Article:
3rd.  Moreover Paul assures us, that “the creature” not only desires deliverance, but "will be delivered into the glorious liberty of the sons of God."  Is this true of 'the whole human race?'  None but an Universalist could affirm it.  On the contrary, so far from being rescued from the bondage of corruption, into the glorious liberty of the saved, they will be forever captives to death in its gloomiest eternal form: the second death, the worm that never dies, the fire that never is quenched.  And the day of the Saviour's coming, is the time when he will appear "in flaming fire, taking vengeance on them that know not God;" "the day of judgement and perdition of ungodly men."


4th.  The opinion also contains an evident logical flaw; for Paul throughout distinguishes two classes, "the creation" forming the one, "the sons of God," the other.  But this view destroys the distinction, and confounds the classes, the second having been already comprehended in the first.  How absurd it would be to say - 'All Britons are expecting an invasion of England: and not only they, but the dissenters too!'  Such is the very error committed by the patrons of the first opinion!


2. Nor can the "creature" signify unconverted nations, or wicked men in general.  For while these would indeed be distinguished from "the sons of God," yet they, (as was argued above) neither expect the glory of Christ, nor will attain it.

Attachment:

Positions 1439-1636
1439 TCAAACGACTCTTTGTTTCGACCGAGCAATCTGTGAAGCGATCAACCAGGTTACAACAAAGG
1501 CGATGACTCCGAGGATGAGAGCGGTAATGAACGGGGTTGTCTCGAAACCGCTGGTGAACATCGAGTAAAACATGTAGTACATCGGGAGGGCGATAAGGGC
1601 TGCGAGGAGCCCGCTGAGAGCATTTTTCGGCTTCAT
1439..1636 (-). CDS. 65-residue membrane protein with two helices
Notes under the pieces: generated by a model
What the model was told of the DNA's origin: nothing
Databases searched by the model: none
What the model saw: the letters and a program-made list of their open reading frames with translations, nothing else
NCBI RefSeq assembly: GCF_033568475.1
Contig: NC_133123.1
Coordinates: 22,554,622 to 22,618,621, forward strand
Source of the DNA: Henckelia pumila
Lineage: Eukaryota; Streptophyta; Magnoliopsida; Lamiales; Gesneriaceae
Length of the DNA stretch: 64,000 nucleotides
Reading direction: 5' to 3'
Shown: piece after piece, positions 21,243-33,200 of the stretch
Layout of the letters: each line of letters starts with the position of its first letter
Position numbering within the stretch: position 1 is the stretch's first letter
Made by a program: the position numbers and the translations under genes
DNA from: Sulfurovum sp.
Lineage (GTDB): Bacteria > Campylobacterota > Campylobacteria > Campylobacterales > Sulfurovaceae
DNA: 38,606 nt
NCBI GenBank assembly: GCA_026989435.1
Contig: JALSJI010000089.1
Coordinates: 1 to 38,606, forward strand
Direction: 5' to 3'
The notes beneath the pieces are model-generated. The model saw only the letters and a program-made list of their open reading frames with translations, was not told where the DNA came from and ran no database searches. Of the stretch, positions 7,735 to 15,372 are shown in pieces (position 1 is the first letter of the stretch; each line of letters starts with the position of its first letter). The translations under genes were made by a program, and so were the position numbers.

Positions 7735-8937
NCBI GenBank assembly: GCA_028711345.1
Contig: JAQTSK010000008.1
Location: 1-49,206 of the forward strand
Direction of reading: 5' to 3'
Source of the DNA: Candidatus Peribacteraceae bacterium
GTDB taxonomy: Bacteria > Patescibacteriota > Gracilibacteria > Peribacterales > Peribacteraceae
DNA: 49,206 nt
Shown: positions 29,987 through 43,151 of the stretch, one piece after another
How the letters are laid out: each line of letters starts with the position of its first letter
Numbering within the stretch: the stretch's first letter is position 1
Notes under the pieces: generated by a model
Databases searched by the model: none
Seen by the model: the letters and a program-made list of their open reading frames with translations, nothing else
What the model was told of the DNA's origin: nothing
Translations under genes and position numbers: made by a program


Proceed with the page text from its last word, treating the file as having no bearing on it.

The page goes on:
3. Nor can it mean the body: (1) for the body is not "the whole creation," and (2) the Apostle distinguishes between "our body" and "the creature."  'We,' he says, 'who are the sons of God, shall have our bodies redeemed from corruption, and so will the creature.'


But if none of these senses are the true, it remains that we take "the creation" in its usual sense, as signifying things animate and inanimate; brute beasts, vegetables, the elements, the earth.  Such is the sense in which it is employed by Paul in this very epistle.  "The invisible things of him from the creation of the world are clearly seen, being understood by the things that are made."  But men "changed the glory of the incorruptible God, into an image made like to corruptible man, and to birds, and four footed beasts, and creeping things ... Who worshipped and served the creature more than the creator:" Rom.1: 20,23,25.  Thus he explains what he means by the creature, describing it by the three usual classes into which animals are divided in Scripture.*


(*It is observable that Paul does not use the expression which in this view, would have been natural to us, or to a classical writer.  He would have spoken of "nature."  But that is an expression used by those who would thrust God out of sight.  The Apostle used the word "creation," for that necessarily implies a "Creator.")